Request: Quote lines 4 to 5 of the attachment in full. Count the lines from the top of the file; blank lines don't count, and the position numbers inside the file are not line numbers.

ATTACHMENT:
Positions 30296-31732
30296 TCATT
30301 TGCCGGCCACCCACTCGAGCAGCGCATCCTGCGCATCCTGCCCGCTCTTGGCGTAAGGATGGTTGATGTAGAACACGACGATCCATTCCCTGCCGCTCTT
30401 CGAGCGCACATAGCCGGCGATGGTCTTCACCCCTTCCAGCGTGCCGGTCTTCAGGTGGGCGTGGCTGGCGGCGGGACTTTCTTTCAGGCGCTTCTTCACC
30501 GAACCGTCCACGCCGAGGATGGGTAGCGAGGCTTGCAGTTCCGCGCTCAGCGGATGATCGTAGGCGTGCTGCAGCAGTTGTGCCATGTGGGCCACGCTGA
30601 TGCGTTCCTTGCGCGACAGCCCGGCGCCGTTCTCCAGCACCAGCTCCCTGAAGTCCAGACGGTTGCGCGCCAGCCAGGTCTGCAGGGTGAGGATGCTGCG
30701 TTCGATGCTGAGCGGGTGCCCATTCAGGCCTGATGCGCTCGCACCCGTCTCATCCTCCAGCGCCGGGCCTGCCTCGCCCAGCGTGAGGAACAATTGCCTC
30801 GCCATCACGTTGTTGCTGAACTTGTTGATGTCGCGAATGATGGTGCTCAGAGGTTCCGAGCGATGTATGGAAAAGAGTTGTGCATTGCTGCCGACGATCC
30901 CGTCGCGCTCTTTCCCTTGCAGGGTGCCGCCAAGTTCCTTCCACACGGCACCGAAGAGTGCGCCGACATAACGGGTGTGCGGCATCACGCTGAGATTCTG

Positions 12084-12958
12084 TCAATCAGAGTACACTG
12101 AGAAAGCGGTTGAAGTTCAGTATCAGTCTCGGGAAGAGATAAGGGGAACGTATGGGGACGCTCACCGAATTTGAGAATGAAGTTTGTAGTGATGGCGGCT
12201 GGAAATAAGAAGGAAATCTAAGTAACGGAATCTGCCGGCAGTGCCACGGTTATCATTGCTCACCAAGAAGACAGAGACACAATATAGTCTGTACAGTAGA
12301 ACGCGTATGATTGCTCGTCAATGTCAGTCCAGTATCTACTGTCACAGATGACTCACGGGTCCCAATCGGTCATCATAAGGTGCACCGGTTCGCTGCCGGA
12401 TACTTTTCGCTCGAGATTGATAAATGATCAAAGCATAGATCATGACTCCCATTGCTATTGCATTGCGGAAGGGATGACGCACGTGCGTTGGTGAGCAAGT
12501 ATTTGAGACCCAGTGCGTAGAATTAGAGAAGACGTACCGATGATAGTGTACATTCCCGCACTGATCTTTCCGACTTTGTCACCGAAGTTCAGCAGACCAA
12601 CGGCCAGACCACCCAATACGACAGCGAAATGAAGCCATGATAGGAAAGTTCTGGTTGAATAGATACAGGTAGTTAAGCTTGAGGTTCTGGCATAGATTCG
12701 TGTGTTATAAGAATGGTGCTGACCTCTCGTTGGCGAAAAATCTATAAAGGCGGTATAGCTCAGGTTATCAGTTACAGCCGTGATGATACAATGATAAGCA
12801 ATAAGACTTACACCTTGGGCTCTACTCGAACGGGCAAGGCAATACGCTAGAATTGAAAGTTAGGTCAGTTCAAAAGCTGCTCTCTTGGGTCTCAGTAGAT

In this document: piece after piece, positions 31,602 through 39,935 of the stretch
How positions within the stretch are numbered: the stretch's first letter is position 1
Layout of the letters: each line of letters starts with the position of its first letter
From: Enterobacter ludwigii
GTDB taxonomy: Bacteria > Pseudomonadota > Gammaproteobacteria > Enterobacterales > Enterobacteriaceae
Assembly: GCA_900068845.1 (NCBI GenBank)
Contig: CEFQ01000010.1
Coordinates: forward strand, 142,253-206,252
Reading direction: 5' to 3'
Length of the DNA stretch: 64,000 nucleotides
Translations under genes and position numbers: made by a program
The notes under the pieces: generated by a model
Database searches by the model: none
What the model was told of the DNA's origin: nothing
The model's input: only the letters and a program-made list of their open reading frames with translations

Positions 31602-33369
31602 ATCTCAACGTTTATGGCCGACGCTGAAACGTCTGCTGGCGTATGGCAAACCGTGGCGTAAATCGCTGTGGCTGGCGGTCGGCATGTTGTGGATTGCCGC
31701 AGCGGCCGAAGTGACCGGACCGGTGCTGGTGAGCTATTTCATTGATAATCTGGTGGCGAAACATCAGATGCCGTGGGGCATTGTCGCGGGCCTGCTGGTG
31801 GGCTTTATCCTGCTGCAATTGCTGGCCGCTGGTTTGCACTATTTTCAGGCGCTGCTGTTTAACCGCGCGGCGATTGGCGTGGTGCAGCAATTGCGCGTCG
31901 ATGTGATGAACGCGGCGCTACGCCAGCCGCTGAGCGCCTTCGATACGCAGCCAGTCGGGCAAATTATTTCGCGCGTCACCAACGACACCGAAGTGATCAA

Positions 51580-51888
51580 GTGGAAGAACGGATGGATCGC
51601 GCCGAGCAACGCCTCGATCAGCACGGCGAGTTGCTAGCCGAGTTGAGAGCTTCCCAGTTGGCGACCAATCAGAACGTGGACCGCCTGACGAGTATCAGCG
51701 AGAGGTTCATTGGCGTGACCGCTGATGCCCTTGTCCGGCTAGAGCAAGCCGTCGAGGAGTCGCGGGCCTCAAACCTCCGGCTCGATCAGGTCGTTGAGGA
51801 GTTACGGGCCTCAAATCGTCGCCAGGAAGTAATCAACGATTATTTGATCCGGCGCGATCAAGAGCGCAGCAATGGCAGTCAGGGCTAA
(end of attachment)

30401 CGAGCGCACATAGCCGGCGATGGTCTTCACCCCTTCCAGCGTGCCGGTCTTCAGGTGGGCGTGGCTGGCGGCGGGACTTTCTTTCAGGCGCTTCTTCACC
30501 GAACCGTCCACGCCGAGGATGGGTAGCGAGGCTTGCAGTTCCGCGCTCAGCGGATGATCGTAGGCGTGCTGCAGCAGTTGTGCCATGTGGGCCACGCTGA